Aloysius Seakel

Member of the Nimba Pen-Pen Peace Network

AloysiusAloysius Seakel works with the Liberian Motorcycle Transport Union and is an original member and chairman of a locally led group in Nimba County, Liberia, called the Nimba Pen-Pen Peace Network (PPPN). This group, which is supported by the Purdue Peace Project (PPP), formed in 2016 to work toward building peace and reducing the likelihood of violence leading up to and after the Oct. 10, 2017 elections in Liberia.

Aloysius became involved with the Nimba PPPN after a PPP-supported workshop in the area, which invited local motorcycle taxi drivers (also called pen-pen riders), police officers, members of the Ministry of Transport, and other people within the community to discuss ways to overcome violence and tension in the community.

“I got involved with the Nimba Pen-Pen Peace Network because of the word peace. Peace is something that we all identify,” Aloysius said. “We see when we are living together in peace things go on very fine with everybody. The Pen-Pen Peace Network is a network that is formulated to make sure it coordinates peace among the cyclists and coordinates peace among the police and the community. Because of that idea, I had to join the Pen-Pen Peace Network.”

During his time in the group, the Nimba PPPN has conducted a number of activities such as town hall meetings, an awareness program, and a confidence building week, which is a series of events including a peace march, a soccer tournament, and other games that work to bring people from all over the community together in the context of building peace.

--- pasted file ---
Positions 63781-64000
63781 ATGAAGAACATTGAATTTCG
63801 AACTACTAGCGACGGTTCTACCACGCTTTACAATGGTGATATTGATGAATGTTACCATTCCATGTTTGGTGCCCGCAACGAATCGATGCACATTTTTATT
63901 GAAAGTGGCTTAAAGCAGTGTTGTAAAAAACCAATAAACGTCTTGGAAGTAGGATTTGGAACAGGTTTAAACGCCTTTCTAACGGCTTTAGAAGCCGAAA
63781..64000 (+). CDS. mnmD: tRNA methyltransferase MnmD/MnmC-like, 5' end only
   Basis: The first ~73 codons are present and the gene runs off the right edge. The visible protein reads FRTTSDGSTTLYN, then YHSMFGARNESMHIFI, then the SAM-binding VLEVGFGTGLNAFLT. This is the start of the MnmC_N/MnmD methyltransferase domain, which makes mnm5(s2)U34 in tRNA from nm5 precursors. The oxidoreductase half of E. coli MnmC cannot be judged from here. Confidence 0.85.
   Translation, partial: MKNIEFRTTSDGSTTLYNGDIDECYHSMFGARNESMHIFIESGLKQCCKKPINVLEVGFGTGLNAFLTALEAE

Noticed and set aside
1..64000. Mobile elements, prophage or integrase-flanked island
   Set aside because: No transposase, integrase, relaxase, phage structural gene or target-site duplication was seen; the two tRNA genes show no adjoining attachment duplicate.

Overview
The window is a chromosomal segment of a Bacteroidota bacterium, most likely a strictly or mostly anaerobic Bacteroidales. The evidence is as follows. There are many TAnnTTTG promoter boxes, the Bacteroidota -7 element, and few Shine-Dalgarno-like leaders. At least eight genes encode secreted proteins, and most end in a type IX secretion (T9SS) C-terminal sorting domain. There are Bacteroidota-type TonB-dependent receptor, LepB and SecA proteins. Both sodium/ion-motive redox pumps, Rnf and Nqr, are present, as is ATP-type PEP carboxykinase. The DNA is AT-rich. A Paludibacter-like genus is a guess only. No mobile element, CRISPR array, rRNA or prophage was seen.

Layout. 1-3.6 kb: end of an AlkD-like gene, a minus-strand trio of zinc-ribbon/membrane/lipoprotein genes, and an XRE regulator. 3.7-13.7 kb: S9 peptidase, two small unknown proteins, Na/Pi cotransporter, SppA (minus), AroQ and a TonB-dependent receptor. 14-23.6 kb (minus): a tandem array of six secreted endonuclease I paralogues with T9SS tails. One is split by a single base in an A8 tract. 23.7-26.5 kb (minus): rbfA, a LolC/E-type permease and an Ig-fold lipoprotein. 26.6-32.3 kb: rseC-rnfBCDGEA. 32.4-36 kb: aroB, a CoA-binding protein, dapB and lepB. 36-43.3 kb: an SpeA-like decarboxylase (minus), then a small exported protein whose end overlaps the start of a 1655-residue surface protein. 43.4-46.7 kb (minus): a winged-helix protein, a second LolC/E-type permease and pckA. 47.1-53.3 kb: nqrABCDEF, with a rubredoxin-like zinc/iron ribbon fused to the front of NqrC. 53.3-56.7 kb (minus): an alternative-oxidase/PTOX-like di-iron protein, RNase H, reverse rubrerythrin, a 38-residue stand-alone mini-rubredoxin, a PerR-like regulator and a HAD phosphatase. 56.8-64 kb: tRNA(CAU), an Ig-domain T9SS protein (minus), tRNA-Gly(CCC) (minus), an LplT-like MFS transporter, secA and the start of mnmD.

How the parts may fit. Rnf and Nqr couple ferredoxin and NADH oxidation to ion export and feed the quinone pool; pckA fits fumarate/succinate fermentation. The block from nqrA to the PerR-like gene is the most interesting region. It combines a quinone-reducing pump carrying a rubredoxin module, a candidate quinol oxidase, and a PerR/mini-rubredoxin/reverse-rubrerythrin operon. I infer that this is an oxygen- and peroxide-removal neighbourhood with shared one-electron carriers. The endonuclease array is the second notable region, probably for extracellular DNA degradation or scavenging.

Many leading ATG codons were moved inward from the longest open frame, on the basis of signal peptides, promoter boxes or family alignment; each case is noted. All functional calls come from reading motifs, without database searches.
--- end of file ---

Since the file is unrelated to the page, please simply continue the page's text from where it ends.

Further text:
One issue that the Nimba PPPN works on is reducing the existing tensions between police officers and pen-pen riders. Aloysius said that one of his most memorable experiences as a member of the Nimba PPPN so far has been to see the network’s work having an impact in bridging these tensions, such as when he saw the police and pen-pen riders interacting peacefully with each other during and after their confidence building week activities. He mentioned that the most significant change as a result of the activities has been togetherness and peace.

When Aloysius hears the word peace, he says to him it means “no violence, it means no more [violent] atmosphere, it means love, it means sharing, it means just the way that God has created us to live normally.”

He takes his leadership role in the Nimba PPPN seriously and asserted that leaders must be patient, take the time to help others, and be down to earth with people. Being a peacebuilder means many important things to Aloysius, including “seeing our atmosphere to be peaceful, where people will be jubilating and will be safe.”

He is looking forward to the future of Liberia and the work of the Nimba PPPN, as they plan to continue their activities to maintain peace and strengthen the community’s minds toward peace. He likens this goal to building a house, where you must have a strong foundation and “build the house so the house can stand strong to withstand the storm.” 

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